The National Aeronautics and Space Administration (NASA) Hubble Space Telescope caught Ganymede playing ‘peek-a-boo’. In the crisp Hubble picture, Jupiter’s largest moon shows before it ducks behind the huge planet.

The Ganymede finishes an orbit around the huge planet in every seven days.

Composed of ice and rock, Ganymede is considered the largest moon in the whole solar system. It is even larger to the planet Mercury. Ganymede resembles a dirty snowball just like Jupiter, the biggest planet in the solar system. Jupiter is very big that just a portion of the Southern Hemisphere can be seen in the pictures.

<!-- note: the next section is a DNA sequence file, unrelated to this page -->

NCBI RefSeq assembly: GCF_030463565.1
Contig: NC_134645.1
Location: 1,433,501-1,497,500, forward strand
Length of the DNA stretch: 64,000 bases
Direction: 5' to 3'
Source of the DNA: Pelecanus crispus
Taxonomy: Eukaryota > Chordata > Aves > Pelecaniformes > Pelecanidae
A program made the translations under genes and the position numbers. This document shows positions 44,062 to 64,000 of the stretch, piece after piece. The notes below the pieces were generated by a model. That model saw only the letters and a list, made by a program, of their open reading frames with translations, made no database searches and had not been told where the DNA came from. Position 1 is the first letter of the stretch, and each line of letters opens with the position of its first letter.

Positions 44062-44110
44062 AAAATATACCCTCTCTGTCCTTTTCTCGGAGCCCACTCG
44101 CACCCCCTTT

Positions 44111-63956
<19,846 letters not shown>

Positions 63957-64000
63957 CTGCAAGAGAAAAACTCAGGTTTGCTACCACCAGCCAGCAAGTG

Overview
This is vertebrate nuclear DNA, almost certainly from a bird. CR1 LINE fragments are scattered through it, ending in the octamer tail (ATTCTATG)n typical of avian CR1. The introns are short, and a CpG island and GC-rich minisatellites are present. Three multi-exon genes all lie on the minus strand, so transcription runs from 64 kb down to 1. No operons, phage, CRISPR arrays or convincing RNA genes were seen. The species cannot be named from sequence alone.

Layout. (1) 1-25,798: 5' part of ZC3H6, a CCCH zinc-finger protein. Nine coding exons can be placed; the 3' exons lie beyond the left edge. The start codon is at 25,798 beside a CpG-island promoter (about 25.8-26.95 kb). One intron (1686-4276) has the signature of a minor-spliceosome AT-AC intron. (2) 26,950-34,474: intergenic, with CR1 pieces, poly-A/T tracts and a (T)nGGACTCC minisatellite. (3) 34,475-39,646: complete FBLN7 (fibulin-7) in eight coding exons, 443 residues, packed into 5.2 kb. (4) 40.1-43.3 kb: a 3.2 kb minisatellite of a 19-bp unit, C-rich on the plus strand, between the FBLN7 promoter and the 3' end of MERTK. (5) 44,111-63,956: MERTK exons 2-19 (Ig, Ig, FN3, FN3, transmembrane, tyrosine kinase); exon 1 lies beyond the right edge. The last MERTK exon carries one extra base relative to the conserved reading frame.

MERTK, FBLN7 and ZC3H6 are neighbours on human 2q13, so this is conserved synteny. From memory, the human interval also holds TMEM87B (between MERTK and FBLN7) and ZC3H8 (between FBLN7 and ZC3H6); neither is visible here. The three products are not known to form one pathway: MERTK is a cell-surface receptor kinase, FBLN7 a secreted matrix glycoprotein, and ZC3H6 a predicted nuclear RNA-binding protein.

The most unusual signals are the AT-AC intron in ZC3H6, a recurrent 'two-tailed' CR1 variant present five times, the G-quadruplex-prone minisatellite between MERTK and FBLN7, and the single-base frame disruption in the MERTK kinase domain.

The view of Hubble is sharp that the astronomers see features on the surface of Ganymede, most especially the white crater, Tros, ray system, and the bright streaks of object blasted from the crater. The Tros and the ray system are about Arizona’s width.

The picture also demonstrates the Great Red Spot of Jupiter, the big eye-shaped feature in the upper left. The storm is the size of two Earths, the Great Red Spot is raging for over 300 years. The sharp view of Hubble of the large planet reveals the cloud’s texture in the Jovian atmosphere and several other vortices and storms.

The astronomers utilise the pictures in studying the upper atmosphere of Jupiter. As Ganymede moves across behind the large planet, it reflects the sunlight that passes in the Jupiter’s atmosphere.

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